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The Bullish Shark: How to Get Rich | Personal Finance 101

Updated: Jul 14, 2023

Learn how to maximize your income, manage your money wisely, and build long-term wealth in this informative video. Discover strategies for advancing in your career, boosting your earning potential, and closing big deals. Find out how to make smart contributions to your 401K, HSA, and Roth IRA. Explore the power of dividend stocks, real estate investment, and other asset classes. Master time management to balance work, personal growth, and leisure. Take control of your financial future and start building the life you've always dreamed of. Watch now and unlock the keys to financial success.


Maximize your income

First and foremost, maximizing your earnings is crucial for building wealth. Your career should always be focused on reaching the next level. If there's no clear path for advancement, consider changing careers to increase your earning potential. I’ve always been in sales but knew tech sales was where the money was at, so I got in with a billion-dollar company selling enterprise software. This was the most lucrative path for me where I could ABC (Always Be Closing).

I’m constantly focused on closing big deals, exceeding quota, and maintaining a strong pipeline. Closing deals not only provides immediate commission benefits but it also increases your chances of being promoted and you’ll be valued as an asset within your organization. Make it known that you’re hungry for closed business and have an appetite for advancement. Talk the talk with your ambition and positive attitude but walk the walk with your numbers. Always brush shoulders with the elites. Find the veterans at your company and get some time on their calendars. Learn from their experience and what made them successful and offer boots on the ground, whether it’s prospecting new deals, sending emails, or making cold calls, find a way to provide value to them.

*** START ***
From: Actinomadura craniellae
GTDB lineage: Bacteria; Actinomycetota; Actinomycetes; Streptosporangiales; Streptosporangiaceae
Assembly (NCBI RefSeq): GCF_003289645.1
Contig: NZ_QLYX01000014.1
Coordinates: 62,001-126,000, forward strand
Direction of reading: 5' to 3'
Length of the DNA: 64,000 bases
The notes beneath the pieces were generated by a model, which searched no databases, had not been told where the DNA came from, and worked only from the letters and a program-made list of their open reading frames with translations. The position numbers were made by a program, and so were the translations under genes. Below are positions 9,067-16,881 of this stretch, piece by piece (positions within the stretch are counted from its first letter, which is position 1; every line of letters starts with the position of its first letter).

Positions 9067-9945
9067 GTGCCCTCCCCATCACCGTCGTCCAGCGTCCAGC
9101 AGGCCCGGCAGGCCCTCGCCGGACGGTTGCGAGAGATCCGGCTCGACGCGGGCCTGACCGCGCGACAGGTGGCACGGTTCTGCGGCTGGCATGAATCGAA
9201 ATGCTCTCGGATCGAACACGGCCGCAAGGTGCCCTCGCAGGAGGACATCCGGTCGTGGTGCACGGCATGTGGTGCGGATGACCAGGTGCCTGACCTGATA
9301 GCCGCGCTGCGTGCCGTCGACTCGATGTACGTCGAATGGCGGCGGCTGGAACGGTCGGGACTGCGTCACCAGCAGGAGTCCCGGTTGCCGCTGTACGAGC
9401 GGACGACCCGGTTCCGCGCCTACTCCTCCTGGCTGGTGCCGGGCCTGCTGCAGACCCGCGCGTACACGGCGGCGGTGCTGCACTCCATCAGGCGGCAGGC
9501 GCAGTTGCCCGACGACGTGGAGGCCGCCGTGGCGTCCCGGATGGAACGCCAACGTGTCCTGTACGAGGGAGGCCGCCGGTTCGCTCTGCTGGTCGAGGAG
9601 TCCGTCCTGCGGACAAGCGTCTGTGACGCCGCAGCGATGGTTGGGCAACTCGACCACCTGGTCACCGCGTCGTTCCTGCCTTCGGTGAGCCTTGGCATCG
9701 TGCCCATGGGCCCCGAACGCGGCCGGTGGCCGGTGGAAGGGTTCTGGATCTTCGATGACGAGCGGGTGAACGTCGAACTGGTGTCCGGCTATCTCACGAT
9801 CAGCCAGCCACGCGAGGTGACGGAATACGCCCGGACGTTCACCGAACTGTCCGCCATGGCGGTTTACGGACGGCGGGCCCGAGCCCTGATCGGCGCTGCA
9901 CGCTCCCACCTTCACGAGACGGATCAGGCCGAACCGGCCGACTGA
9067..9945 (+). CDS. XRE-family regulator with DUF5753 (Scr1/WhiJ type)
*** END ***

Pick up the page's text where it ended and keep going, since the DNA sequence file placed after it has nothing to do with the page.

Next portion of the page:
Not only will this help your pipeline, but they’ll appreciate the hard work and will likely vouch for you in the future if a new position opens up. Once you maximize your earnings and position yourself for advancement, the next step is managing the money as it comes in.

Manage your income

Every 2 weeks you ideally want to see as little paycheck as possible. To do this, you need to juice your contributions. First and foremost, max out your 401K, especially if your company has a match. The 401K is key because you don’t even see it unless you check your paystub so you’re not really factoring it into your net worth but it’s there in the background, growing linear in the shadows. Like the 401K any other contributions you can make pre-tax are crucial, I’m big on the HSA, which is historically for healthcare expenses but can be applied to more than just hospital bills. Even if it seems like you won’t need it, you eventually will, and it can provide padding to your emergency fund. Additionally, if your company is publicly traded, employee stock options are another opportunity to capitalize on. Not saying your company will be the next Netflix or Tesla, but all those early employees made out like bandits and the shares are often discounted. Last but most definitely not least is the Roth IRA, the crème da la crème. If your employer isn’t matching your 401k and you aren’t maxing out your Roth with 6k then consider reallocating some funds.

Now with the Roth, contributions are made with after-tax dollars, but it offers tax-free growth and exempts you from taxes on gains or dividends earned within the account. There are some stipulations here depending on your income. If your modified adjusted gross income (MAGI) falls below $140k/year you can contribute without any issues, but contributions phase out gradually between 140 and 155k and when your MAGI does exceed $155k, you become ineligible for Roth IRA contributions. However, there are some backdoor strategies available for high-income earners, such as making non-deductible contributions to a traditional IRA and converting the funds to a Roth. Keep in mind that converting a Traditional IRA to a Roth requires paying taxes on pre-tax contributions or earnings in the IRA.